I do NOT go to movies to be scared, repulsed, shocked, sickened, confused, dazed, made angry or bored. That cuts me out of the potential audience for stalker porn, torture porn and most other movies aimed at teen-aged idiots ... which is waaaaaaaaaay too many of that particular age group. If they didn't attend in numbers parents should be ashamed of, Hollywood wouldn't make these kind of movies.
On the other hand, I went to see Jaws twice when it came out in 1975.
I had read Peter Benchley's novel BEFORE seeing it the first time, just after graduating from high school. There was a certain familiarity that led me to believe I'd have no problems with the flick, even given my squeamishness about things nasty and watery. I sat there like everybody else and basically grinned as the swimmer in the opening credits went glug, glug to her demise. Then things got ... scary. The night-time boat sequence with the diver in the murky water exploring a recently sunk boat cost me about 3 months of my life. At least that's how many extra times' worth I calculated my heart beat when ... you know ... the thing that comes out of the hole.
And so it began. The first fright film I'd seen since the Kolchak pilot on TV. Only this time, it wasn't a monster in the closet, it was Bruce the Shark nibbling on folks here and there. Roy Scheider's townspeople versus the shark. And Bruce won most of the time. Until the end, when the humans discovered they only had to win once and made shark tartare out of Bruce. (I keep calling him Bruce, because Steven Spielberg dubbed the big mechanical shark used in the movie with that name).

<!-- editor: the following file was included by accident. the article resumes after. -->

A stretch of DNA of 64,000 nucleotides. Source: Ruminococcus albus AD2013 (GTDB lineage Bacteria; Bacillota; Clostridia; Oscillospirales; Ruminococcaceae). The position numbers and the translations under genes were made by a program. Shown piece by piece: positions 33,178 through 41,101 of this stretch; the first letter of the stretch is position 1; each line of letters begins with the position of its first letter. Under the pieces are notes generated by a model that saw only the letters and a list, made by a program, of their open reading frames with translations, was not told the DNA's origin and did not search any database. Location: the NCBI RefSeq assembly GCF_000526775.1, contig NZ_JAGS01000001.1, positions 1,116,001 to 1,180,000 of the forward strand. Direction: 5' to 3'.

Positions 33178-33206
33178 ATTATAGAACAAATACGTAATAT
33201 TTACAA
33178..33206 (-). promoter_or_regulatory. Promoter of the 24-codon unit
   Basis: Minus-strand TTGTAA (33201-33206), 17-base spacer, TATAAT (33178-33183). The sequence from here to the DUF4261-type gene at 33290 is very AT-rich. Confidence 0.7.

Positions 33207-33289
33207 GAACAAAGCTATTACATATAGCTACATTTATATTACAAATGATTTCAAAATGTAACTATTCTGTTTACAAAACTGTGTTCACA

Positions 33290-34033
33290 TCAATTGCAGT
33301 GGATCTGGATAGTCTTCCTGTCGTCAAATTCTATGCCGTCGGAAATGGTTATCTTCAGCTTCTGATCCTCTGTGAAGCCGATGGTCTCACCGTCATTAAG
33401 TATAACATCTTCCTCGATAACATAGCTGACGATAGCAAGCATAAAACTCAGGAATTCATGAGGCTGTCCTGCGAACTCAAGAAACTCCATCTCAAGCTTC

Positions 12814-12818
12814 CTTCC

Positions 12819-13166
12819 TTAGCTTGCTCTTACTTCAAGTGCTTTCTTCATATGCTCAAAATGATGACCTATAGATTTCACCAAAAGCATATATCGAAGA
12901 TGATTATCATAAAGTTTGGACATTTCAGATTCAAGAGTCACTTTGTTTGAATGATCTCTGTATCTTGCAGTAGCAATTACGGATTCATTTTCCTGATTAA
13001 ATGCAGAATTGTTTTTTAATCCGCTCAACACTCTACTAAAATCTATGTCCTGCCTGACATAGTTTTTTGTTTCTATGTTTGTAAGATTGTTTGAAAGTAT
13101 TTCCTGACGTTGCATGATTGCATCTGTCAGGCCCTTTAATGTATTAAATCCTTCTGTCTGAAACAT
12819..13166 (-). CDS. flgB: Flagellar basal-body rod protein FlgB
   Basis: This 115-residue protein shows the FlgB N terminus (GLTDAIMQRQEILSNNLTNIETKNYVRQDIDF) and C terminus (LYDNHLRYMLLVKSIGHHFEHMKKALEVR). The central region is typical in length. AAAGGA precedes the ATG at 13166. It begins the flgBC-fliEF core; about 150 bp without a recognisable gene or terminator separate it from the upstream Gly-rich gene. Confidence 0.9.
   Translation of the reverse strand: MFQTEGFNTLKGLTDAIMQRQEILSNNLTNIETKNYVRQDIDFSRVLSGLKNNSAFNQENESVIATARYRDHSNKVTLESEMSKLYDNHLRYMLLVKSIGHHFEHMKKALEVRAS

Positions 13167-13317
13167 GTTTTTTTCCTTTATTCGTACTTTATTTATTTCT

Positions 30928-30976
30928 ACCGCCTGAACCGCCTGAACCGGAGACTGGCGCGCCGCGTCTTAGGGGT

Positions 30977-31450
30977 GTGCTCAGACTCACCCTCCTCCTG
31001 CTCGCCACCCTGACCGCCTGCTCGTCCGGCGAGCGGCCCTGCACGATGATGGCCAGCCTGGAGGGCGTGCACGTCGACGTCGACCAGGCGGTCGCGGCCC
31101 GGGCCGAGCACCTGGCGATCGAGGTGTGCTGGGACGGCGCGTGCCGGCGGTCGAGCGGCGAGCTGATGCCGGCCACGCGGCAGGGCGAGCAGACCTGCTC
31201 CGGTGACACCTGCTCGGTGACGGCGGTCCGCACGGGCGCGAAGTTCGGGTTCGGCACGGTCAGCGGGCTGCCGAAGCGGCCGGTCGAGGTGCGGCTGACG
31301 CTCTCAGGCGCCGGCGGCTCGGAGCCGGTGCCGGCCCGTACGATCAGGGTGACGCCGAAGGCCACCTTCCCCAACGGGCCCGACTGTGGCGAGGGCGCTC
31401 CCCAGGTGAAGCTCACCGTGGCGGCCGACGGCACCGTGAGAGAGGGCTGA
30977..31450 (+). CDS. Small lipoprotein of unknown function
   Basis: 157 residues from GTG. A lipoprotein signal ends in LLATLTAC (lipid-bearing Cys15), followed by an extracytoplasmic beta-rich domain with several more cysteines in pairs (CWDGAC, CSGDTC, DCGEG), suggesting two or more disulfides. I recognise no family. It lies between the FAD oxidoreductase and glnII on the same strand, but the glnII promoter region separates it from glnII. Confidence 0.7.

What I found very interesting was the fact that the movie diverted in so many key ways from the book. Richard Dreyfuss' character in the book is a heel who beds the wife of Scheider's Police Chief Brody. You more or less cheer when he gets the close-up of the shark's teeth. In the movie, he certainly is not cuckolding with Lorraine Gray as Mrs. Brody and you do sort of hope he makes it through the other side of the confrontation with Bruce.
The other actors you immediately think of with Jaws are Robert Shaw's all-man Quint and Murray Hamilton's all-weasel Mayor. Shaw obviously made the biggest impression, playing the barnacled captain of the too-tiny boat that goes out hunting Bruce. In fact, it isn't until that hunting trip in the movie's final act that we see Bruce in the flesh, so to speak. The legendary troubles Spielberg had with Bruce were what prompted the famed film-maker to use a lot of shark POV shots. That still wouldn't have worked without John Williams' Oscar-winning score and the liberal use of the famous two-note warning sound that played when Bruce was lurking.
I survived the viewing of Jaws and made plans to see it the next week. The reason? This was the perfect date movie in a way. If your girl didn't spend most of the movie clutching you tight, you were in serious relationship difficulty. I can attest that the plan worked perfectly.
On the other hand, when 'it' came out of the hole in the boat in the night sequence, I jumped in my chair. Again.